In Pursuit of the Perfect SAT Score

A working mom takes the SAT seven times to prepare for the test with her son

In Pursuit of the Perfect SAT Score

There are not many people who love the SAT. Most high school students will not rave about the countless weeks spent preparing for the grueling four hour test. But Debbie J. Stier is different. In fact, Stier is not even a high school student. Rather, she is a middle-aged working mom. But in 2011, she took the SAT seven times.

For Stier, it all started in 2011 when she realized that her son was quickly approaching senior year. To Stier, her son did not seem to possess many traits, aspirations, or interests that would really stand out to an admissions officer. Like most other parents, she had heard that to be a competitive applicant nowadays involved getting straight A’s and holding top positions in numerous extracurricular activities. Suddenly frightened, she realized that the SAT was one of the few chances left for her son to stand out.

Stier started preparing for the test with her son by receiving the SAT question of the day. After weeks of solving these questions, Stier came up with an idea.

“I would try all these different test preps and take the test itself,” she said.

In the coming months, Stier did just that. She poured through test prep materials and sat down right next to her son with practice tests. All the while, she maintained a blog about her adventures entitled The Perfect Score Project.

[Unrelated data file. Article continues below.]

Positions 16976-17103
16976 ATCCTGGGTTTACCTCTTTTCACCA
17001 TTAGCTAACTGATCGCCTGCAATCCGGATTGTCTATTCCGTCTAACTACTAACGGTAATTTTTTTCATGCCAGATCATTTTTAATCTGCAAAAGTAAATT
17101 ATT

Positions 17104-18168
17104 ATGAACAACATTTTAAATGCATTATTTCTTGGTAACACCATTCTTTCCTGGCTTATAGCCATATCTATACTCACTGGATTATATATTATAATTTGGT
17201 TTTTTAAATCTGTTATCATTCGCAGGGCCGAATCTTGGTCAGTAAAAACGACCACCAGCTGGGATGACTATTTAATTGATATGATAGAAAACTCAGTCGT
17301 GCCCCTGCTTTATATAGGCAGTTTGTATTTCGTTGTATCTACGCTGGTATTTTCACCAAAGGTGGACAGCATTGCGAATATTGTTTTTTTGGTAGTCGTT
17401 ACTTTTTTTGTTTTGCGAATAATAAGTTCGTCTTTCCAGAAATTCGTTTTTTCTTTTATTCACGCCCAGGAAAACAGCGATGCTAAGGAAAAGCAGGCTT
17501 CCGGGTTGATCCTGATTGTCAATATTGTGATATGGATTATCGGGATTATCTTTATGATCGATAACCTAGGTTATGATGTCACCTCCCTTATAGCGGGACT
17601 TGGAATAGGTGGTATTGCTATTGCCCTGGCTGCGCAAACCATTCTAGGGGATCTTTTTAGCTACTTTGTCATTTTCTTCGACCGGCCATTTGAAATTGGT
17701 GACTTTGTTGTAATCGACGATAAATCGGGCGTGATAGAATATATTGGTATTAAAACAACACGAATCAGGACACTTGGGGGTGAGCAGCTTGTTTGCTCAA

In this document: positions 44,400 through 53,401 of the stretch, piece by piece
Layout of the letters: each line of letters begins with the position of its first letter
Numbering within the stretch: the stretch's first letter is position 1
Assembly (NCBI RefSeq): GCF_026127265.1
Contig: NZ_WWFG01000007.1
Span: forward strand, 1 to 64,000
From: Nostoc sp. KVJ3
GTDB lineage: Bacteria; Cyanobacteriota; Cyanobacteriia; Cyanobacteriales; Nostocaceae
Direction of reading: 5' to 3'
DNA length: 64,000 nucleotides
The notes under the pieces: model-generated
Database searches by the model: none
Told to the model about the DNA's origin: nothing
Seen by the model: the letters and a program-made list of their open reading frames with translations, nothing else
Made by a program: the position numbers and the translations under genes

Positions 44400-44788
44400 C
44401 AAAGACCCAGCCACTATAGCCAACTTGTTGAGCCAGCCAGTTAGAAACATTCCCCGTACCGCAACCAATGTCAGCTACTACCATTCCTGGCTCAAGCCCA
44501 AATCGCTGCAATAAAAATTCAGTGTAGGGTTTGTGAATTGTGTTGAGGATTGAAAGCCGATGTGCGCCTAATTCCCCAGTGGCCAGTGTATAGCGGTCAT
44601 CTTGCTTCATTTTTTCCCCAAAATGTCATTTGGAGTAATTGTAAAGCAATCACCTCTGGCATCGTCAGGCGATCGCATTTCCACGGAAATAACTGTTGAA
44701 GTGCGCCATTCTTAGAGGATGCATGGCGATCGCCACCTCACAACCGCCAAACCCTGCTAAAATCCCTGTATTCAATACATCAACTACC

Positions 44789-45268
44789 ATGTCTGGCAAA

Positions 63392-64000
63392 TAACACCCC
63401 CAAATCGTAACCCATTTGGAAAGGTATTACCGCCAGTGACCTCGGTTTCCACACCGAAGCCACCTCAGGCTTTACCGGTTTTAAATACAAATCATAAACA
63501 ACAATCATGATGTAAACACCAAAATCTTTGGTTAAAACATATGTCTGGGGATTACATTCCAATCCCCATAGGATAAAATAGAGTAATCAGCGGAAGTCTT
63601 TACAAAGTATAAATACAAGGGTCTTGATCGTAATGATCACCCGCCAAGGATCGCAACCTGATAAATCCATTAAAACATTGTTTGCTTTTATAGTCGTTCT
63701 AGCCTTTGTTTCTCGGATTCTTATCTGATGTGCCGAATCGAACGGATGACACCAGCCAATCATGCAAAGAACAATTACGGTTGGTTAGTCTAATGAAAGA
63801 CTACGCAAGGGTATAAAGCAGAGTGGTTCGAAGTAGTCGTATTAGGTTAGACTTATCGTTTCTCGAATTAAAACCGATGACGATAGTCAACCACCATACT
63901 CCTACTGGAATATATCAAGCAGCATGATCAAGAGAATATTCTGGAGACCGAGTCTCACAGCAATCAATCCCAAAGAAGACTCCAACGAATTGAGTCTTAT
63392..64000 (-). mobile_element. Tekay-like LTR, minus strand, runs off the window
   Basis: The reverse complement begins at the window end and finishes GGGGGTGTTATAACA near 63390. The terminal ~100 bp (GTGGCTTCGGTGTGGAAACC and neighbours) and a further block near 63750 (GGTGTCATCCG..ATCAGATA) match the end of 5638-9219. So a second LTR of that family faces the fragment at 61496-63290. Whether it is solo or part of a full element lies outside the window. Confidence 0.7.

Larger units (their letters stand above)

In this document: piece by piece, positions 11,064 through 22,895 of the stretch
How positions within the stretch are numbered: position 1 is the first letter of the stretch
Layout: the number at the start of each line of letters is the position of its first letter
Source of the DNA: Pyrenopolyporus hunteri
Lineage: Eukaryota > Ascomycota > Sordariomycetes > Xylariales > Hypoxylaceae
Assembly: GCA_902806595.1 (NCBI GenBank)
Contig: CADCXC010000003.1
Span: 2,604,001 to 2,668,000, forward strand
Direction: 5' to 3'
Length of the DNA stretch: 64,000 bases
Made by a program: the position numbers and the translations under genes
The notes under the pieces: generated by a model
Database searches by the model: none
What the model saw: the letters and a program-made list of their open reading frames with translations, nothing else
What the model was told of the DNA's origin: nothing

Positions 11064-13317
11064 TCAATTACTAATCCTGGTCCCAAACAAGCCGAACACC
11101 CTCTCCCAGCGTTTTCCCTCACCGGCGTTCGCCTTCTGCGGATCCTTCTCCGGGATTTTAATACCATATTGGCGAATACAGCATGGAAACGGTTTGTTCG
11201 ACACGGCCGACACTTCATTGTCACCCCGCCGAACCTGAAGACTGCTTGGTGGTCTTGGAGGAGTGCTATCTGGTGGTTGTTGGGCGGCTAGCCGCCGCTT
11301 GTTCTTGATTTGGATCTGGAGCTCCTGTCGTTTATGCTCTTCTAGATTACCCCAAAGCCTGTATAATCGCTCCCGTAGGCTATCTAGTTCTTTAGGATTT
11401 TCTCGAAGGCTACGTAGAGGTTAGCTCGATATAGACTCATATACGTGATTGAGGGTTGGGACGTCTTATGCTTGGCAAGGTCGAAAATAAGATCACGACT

In February, she turned these blog posts into a book which narrates her quest for the perfect SAT score and her experiences throughout the year in which the SAT became her life.

According to Stier, her book contains all the information one would ever need to know about the SAT, from tutors to preparation materials to testing strategies. She said that next to nothing is glossed over.

The main advice that Stier had for anybody who wants to study for the SAT is to buy the official blue book published by the College Board and to do a timed test every weekend.

“Everyone thinks they don't have time...but you have to do that, you have to set aside time,” said Stier.

Stier also warned of the dangers of supplementary materials. For Stier, the Kaplan method was “a total and utter disaster” that ended up lowering her score thirty percent on a blue book test and sending her running to another tutor to repair the damage.

Stier makes sure not to disparage all supplementary resources, though, acknowledging that some books can serve as suitable aids.

“In general, there is some good advice and some bad advice. The problem is you don’t know what’s good and what’s bad,” she said.

At the end of her year-long quest for the perfect score, Stier notes that she did not achieve the elusive 2400, but said that really never was her true mission. Her son, however, did ended up improving his score by 590 points.

“The best part of the whole project was not the score gain, but was the shared experience that the two of us had,” she said.

When asked about the clear connection some may make between her and infamous ‘tiger mom’ Amy Chua, Stier laughs.

“[I] did the work with him instead of hovering above him,” she said.

The Perfect Score Project: Uncovering the Secrets of the SAT ιs currently available for pre-order, and according to, will be released on February 25th.

This article has been revised to reflect the following correction:

CORRECTION: Feb. 6, 2013

An earlier version of this article misspelled the name of author Debbie J. Stier.